I love love looooooooove F.O.S. but manage to be hungry about an hour after eating it. Soups always fill me up quickly but don't quite satisfy like a more substantial bowl of chili would. Kinda makes sense if you think about what's in it: broth, onions, maybe a slice of bread and cheese. As yummy as it is, that's hardly enough to constitute an entire meal... even after multiple bowls of the stuff. Trust me, I've tried.
Until now, that is.
Yesterday, I played Dr. Frankenstein in the kitchen and updated the classic French onion soup into a protein-boasting, muscle-building, will-absolutely-keep-you-full-for-hours one pot meal that still has the same great flavors as the original.
Presenting -- for the first time ever -- quinoa and mushroom French onion soup!
Colorful it is not, but delicious it damn sure is!
I'm not quite sure how I came to this recipe, but I know what started the mushroom craving. Matt and I visited this delightful little French bakery in the Lawrenceville neighborhood of Pittsburgh. Of course I got a pastry (chocolate eclair a.k.a. the best pastry of my life) but there was a $5 credit card minimum, and this chick had no cash. This chick never carries cash. Yeesh.
Anyway, for some odd reason I didn't want to get more pastries (?!), so I checked out the other menu options. There was a mushroom barley soup bubbling away behind the counter, calling my name. I answered. Thank goodness I did because it was delicious. And thus began a week-long yearning for mushroom soup.
Then I saw the weekly grocery flyer advertising onions on sale. It had been a while since I made F.O.S. but I was hankering for something more substantial. Why not add a few items to the soup? Like mushrooms!!!! (Yes, all those exclamation points were necessary.)
But, though mushrooms would add body and flavor to the soup, it wouldn't do much in the way of upping the protein content of the meal. If only there were some infinitely adaptable and quick way to...
And the rest is history. Also, dinner last night, lunch today, and lunch tomorrow for one lucky person. Matt and I are going to duke it out over the last serving of soup.
Because this soup is totes (that's how the kids are saying "totally" if you didn't know) worth fighting for. I'm going to take a completely uneducated guess and say The Hunger Games is really about brawling for quinoa French onion soup. Winner gets the soup. Loser gets celery.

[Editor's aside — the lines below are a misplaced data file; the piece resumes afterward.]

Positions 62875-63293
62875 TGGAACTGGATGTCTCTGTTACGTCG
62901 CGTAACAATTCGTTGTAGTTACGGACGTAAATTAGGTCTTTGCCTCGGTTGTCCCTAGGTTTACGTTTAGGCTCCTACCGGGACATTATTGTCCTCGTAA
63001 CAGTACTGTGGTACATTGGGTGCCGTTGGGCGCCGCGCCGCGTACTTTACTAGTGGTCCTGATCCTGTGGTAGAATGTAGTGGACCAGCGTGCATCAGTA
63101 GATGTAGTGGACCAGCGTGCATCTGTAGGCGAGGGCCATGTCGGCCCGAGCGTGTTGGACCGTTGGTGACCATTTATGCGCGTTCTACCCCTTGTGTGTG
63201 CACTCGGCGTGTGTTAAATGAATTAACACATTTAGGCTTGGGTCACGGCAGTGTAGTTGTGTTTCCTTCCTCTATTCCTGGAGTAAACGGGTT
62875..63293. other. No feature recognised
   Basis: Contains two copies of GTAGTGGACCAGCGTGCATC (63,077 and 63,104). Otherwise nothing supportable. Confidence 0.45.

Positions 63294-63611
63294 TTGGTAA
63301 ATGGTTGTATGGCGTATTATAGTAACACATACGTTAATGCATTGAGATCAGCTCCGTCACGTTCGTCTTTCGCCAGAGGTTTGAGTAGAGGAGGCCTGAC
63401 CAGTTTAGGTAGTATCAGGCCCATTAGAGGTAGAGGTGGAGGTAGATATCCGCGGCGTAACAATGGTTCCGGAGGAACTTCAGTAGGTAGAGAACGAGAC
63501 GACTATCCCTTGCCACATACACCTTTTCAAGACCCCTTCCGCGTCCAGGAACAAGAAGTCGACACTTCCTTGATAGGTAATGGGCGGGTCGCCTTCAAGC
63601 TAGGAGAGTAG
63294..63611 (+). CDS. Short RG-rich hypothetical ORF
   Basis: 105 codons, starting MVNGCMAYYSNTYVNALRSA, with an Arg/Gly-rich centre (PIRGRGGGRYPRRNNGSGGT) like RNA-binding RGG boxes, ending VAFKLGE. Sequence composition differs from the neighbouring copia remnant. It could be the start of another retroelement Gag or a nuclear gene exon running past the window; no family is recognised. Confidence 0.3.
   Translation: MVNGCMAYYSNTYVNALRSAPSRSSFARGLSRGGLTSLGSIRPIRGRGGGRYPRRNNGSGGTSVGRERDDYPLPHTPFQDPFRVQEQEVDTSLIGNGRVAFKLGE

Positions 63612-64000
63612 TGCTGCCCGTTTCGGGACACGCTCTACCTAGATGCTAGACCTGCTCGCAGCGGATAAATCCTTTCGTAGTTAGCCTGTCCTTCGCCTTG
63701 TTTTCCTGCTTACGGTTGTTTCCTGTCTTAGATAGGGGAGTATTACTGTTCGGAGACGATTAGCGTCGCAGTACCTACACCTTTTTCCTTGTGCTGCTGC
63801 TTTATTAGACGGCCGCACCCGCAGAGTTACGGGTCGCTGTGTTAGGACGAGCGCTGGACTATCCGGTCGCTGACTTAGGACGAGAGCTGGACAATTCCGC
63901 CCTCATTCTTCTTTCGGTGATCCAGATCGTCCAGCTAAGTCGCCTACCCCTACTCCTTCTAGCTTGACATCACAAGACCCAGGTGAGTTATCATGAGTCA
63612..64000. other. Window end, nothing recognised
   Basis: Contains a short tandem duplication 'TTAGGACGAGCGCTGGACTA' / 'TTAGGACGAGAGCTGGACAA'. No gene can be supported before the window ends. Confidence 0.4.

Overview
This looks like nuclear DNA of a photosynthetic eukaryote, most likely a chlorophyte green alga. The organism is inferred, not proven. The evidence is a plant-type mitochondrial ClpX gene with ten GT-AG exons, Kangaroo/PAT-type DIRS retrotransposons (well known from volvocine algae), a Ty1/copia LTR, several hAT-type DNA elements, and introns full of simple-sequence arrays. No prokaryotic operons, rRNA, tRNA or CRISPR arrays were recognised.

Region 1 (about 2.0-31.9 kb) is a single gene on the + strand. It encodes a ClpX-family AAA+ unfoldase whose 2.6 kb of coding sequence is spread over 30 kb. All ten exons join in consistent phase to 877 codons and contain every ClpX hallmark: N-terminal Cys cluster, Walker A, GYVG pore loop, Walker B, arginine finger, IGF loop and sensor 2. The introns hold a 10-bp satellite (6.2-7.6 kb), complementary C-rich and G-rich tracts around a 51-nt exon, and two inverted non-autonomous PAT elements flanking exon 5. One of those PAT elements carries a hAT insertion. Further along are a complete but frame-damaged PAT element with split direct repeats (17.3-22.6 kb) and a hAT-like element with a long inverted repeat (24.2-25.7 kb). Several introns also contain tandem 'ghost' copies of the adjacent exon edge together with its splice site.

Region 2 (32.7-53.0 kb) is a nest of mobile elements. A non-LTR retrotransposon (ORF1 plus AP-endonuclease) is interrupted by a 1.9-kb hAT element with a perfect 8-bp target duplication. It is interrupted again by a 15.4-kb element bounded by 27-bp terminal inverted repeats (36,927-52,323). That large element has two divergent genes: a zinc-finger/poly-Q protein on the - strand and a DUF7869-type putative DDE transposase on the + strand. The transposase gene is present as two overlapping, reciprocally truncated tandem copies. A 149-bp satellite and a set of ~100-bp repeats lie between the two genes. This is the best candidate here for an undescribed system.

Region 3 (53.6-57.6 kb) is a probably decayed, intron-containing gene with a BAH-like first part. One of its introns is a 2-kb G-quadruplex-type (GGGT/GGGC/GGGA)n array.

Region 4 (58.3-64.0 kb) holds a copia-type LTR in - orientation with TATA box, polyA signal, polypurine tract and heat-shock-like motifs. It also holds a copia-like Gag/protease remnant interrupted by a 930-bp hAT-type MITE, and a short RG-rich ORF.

(I don't like celery much.)
I got a call at 4:15 today from my husband with the very manly appetite saying he was s-t-i-l-l satisfied and full from lunch. He had this soup and some gross celery. Don't credit the celery; instead, hail the soup. Sing its praises! And make some now. Or else you'll be stuck with celery for dinner, and you definitely don't want that.
Quinoa French Onion Soup with Mushrooms
(adapted from this base recipe)
-makes 10 cups, roughly 5-6 servings
A few notes: To the mushroom haters out there, you can omit them if you really want, but you'll barely notice them amidst the quinoa and onions. The subtle flavor they add to the soup is worth it, in my opinion! Also, I skipped the bread and topped my soup with only cheese. To do so, either pop an oven-safe bowl with the soup and topped with cheese under the broiler for a few, or microwave until melted.
1.5 pounds yellow onions, thinly sliced
10 ounces sliced mushrooms
3 Tablespoons unsalted butter
1 Tablespoon olive oil 1 teaspoon salt
1/4 teaspoon granulated sugar
3 Tablespoons all-purpose flour
2 quarts (8 cups = 64 ounces = 1.9 liters) beef stock
1/2 cup red wine
1 cup uncooked quinoa, rinsed
Ground black pepper
6 slices Swiss cheese
Melt the butter and oil together in the bottom of a large stock pot or Dutch oven over moderately low heat. Add the onions and mushrooms, toss to coat them in oil and cover the pot. Reduce the heat to real low and let them slowly steep for 15 minutes. After 15 minutes, uncover the pot, raise the heat slightly and stir in the salt and sugar. Cook onions and mushrooms, stirring frequently, for 30 to 40 minutes until they have turned an even, deep golden brown. Be patient with this step!
After the onions are fully caramelized, add the flour and cook, stirring, for 3 minutes. Add the wine in full, then stock gradually, stirring between additions. Season to taste with salt and pepper. Add quinoa. Bring to a simmer and simmer partially covered for 30 to 40 more minutes, skimming if needed. Correct seasonings if needed but go easy on the salt because the cheese will add saltiness later. Remove from heat and cover until serving.
Toast slices of baguette under broiler until just beginning to turn golden. Remove and arrange as many as you need to fit in the opening of the soup bowls you'll use on a piece of foil . Top the bread slices with a slice of Swiss cheese and return to the broiler until the cheese is melted and beginning to bubble. Meanwhile, ladle out the soup into bowls for eating. Remove from broiler and slide bread and cheese layers onto soup and, enjoy!